Video quality was much better, fortunately. Objects were sharper and in focus and colors were true-to-life. Both distant and nearby audio picked up well and evenly, and the camera adjusted quickly when it came to different lighting environments. You can also pause recording and capture photos while shooting video.
Camera features are minimum. You won't see any HDR or panoramic options here, but you will get a 4X digital zoom, a timer, a voice- and gesture- activated shutter and grid lines that can help you compose a picture. There's also burst shot, which lets you take pictures rapid-fire continuously while holding down the shutter button. Images can be saved in four different resolutions (from 1,280x960p to 2,560x1,920p) for the rear camera. The front-facing camera lets you save images flipped vertically and shoot images in a 640x480p. For additional editing tools, however, you can head to the gallery app, which lets you crop, rotate, and filter images, as well as adjust levels like saturation and brightness.
- 1.2GHz quad-core processor
- 8GB of internal storage (with 32GB expandable memory)
- 1GB of RAM
- 1,820mAh removable battery
With its midrange hardware, the Leon can be slow. It takes a few beats to do simple, daily tasks like opening up the app drawer, calling up the keyboard and launching apps. And while its average time to power off and restart is pretty standard at about 41 seconds, the fact that it takes 3.05 seconds to launch the camera is quite long, compared with other handsets that take about 2 or 2.5 seconds.
When it comes to day-to-day usage like using apps and adjusting settings, the Leon also felt a bit slower compared with the Galaxy Core Prime and the Moto G. Though, the speed difference is only slight, and it was really only noticeable when the devices were placed side by side.
Benchmark scores, however, told a different story. The Leon managed to score decent benchmark results, and had the highest 3D Mark Ice Storm unlimited result compared with all three phones. And while the Moto G had the highest single- and multicore result from Geekbench 3, LG's handset beat out the Core Prime and the OneTouch Idol 3 on the single-core test.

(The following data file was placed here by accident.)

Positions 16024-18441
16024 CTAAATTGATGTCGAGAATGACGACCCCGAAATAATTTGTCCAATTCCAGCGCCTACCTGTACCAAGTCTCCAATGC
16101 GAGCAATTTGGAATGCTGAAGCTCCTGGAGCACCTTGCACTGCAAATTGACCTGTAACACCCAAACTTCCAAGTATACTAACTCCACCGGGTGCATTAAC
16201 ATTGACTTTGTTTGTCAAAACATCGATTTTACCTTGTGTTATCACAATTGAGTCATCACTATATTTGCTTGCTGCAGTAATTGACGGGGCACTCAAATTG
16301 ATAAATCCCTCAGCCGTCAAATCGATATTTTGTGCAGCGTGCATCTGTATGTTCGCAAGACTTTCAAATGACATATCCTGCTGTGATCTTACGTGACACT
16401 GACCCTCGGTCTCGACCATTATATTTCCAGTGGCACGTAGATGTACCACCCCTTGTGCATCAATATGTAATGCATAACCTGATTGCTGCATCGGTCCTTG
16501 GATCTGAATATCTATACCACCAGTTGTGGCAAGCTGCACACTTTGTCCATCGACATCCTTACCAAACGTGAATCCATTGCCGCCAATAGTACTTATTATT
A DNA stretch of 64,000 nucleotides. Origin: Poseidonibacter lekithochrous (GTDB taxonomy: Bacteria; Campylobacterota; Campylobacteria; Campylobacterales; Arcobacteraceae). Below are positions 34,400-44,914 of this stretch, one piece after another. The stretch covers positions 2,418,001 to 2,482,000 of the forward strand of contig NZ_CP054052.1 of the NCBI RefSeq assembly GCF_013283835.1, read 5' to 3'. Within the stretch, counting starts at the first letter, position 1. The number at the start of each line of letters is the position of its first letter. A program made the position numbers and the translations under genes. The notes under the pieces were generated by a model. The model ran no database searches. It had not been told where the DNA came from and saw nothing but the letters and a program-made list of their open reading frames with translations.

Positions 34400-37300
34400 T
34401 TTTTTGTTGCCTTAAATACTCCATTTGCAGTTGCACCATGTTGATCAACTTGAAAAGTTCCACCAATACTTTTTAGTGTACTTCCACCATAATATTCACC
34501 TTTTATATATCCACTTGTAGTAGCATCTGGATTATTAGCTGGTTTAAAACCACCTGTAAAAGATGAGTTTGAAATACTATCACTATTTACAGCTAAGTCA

As for its memory, you'll most likely need to expand the Leon's storage with a microSD card. Though there's 8GB of internal storage here, you'll have much less (about 3GB) to work with, and it runs out quickly when you're taking photos and downloading apps.
The phone's battery has an estimated talk time of 10 hours and 11.7 days of standby time. During our own lab tests for continuous video playback, the battery lasted a decent 9 hours. As a comparison, the Galaxy Core Prime and the OneTouch Idol 3's 2,000mAh batteries lasted 10 hours and 11 hours and 54 minutes, respectively. The Moto G's 2,470mAh battery lasted the longest at 12 hours and 34 minutes. In addition, it took about 2 hours and 45 minutes for the Leon to fully charge its battery after it was completely drained.
Call quality and data speeds
- GSM: (850/900/1,800/1,900MHz)
- LTE B2/B4/B12
- UMTS B2/B4/B5